Named By: Charles Lewis Camp - 1951 (originally described in 1942, but under the name Kolposaurus).
Synonyms: Garzasaurus. Possibly Plotosaurus tuckeri.
Classification: Chordata, Reptilia, Squamata, Mosasauridae, Mosasaurinae.
Species: P. bennisoni (type), P. tuckeri?
Size: Body around 9 meters long with a 39 centimetre skull for P. bennisoni, and a body up to 13 meters long with a 59 centimetre skull for P. tuckeri.
Known locations: USA - California - Moreno Formation.
Time period: Maastrichtian of the Cretaceous.
Fossil representation: Remains of at least a few individuals as well as skin impressions.
1937 a fossil collector named Allan Bennison discovered mosasaur
fossils in California’s Mount Diablo Range. These fossils were first
described by Charles Camp in 1942 and published as Kolposaurus;
however this name is actually preoccupied as a synonym for
hence the naming revision to Plotosaurus in 1951.
The original fossils were of more than one individual, with one being quite a bit larger than the other. Whereas the type species P. bennisoni reached nine meters, the second species , P. tuckeri reached thirteen meters long, just a bit short of giants such as Tylosaurus and Mosasaurus, though possibly equal to Hainosaurus. However the future of P. tuckeri is in doubt since a 2008 review by Lindgren, Caldwell and Jagt concluded that P. tuckeri should actually be treated as a synonym to the type species P. bennisoni.
Plotosaurus represents a mosasaur that is significantly better adapted to swimming than most of its known relatives. The body is more streamlined with a fairly rigid forward body that would have stabilised the swimming pattern of Plotosaurus reducing turbulence and subsequent drag. Skin impressions for Plotosaurus have also revealed specially adapted scales that have been interpreted as being analogous to those of sharks in that they were capable of producing vortices as they moved through the water to reduce drag even further.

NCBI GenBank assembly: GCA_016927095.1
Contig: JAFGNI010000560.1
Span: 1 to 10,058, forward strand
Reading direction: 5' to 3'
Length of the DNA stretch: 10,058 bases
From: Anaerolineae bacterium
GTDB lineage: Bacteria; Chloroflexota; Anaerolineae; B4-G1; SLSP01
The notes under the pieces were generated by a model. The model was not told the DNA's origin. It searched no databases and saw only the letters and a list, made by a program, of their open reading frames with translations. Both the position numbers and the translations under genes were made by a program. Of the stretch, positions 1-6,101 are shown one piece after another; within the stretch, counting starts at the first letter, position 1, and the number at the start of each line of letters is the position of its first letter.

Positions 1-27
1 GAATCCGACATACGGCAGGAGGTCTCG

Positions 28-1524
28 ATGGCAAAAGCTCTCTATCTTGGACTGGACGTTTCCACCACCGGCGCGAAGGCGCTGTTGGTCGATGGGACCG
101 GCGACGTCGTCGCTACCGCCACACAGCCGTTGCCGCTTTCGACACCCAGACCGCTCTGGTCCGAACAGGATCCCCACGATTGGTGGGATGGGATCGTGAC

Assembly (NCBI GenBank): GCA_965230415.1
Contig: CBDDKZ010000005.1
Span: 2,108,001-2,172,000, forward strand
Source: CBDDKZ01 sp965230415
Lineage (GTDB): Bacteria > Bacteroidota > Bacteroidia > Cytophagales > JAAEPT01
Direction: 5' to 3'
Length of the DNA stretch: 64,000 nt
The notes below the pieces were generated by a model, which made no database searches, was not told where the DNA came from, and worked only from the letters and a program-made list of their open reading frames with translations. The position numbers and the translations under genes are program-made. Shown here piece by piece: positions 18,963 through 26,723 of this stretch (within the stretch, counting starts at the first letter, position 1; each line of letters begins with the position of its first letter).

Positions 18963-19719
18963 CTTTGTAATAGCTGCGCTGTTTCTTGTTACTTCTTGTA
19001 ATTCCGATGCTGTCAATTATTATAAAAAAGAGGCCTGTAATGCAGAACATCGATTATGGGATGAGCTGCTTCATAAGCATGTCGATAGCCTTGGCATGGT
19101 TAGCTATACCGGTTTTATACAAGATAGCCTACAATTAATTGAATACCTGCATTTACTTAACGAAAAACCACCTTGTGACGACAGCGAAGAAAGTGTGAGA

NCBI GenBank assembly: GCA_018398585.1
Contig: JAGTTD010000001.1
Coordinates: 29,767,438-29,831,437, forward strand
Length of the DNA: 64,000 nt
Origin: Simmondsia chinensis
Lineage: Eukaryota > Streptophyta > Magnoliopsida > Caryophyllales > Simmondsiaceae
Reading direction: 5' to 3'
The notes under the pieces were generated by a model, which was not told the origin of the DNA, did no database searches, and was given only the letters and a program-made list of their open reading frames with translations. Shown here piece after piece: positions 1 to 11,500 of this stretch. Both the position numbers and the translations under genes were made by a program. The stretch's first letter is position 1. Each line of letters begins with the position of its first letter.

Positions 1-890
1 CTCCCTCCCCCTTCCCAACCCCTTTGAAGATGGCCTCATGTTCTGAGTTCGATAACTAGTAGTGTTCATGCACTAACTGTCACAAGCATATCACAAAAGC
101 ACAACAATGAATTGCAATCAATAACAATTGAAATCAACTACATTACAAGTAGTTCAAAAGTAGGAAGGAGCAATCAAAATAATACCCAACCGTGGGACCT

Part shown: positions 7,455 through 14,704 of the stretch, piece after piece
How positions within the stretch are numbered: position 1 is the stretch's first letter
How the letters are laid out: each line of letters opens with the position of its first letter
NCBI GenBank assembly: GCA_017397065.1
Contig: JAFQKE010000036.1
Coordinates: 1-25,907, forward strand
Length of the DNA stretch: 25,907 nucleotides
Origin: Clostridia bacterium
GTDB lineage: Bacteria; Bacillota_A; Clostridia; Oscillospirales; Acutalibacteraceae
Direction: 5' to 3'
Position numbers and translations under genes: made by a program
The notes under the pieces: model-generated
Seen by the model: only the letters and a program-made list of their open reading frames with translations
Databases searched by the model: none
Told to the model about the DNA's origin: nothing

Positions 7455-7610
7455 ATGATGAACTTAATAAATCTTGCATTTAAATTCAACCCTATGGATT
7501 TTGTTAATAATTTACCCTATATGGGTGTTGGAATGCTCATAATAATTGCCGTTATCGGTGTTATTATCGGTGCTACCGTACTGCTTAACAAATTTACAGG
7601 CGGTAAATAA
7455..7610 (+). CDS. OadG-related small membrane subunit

The limbs shaped into flippers were also streamlined to help reduce drag through the water, and in addition to this the skull of Plotosaurus was very long but also slender. Other interesting features of the skull are the openings for large eyes, and when you combine these with the rigidity of the forward body, you get a marine reptile that is possibly analogous to the opthalmosaurid ichthyosaurs that lived earlier. These fast swimming and deep diving ichthyosaurs do not seem to be present at the end of the Cretaceous, so this quite a tantalising idea that mosasaurs like Plotosaurus were developing to fill an ecological void left by them. Another feature of Plotosaurus are the large nasal openings that facilitated a faster transfer of fresh air into the lungs. This could be either to cope with a faster and hence more energetic style of swimming, or deep diving trips beneath the surface where Plotosaurus would have to of held its breath but replace the oxygen depleted air in its lungs quickly when back on the surface.
Plotosaurus was not the only mosasaur named by Charles Camp in 1942 (even if it was as Kolposaurus), another genus from the Moreno Formation called Plesiotylosaurus was also named by him. Other marine reptiles from the Moreno Formation include the plesiosaurs Fresnosaurus, Hydrotherosaurus, Morenosaurus and Aphrosaurus. One candidate for a possible close relative of Plotosaurus is Eremiasaurus.
- Plotosaurus, a new generic name for Kolposaurus Camp, preoccupied. - Journal of Paleontology 25:822 - Charles L. Camp - 1951.
- A fishy mosasaur: the axial skeleton of Plotosaurus (Reptilia, Squamata) reassessed. - Lethaia 40:153-160. - J. Lindgren, J. W. M. Jagt & M. W. Caldwell - 2007.
- New data on the postcranial anatomy of the California mosasaur Plotosaurus bennisoni (Camp, 1942) (Upper Cretaceous: Maastrichtian), and the taxonomic status of P. tuckeri (Camp, 1942). - Journal of Vertebrate Paleontology 28(4):1043-1054. - J. Lindgren, J. W. M. Jagt & M. W. Caldwell - 2008.
- Skin of the Cretaceous mosasaur Plotosaurus: implications for aquatic adaptations in giant marine reptiles - Biology Letters - J. Lindgren, C. Awlmark, M. W. Caldwell & A. R. Fiorillo - 2009.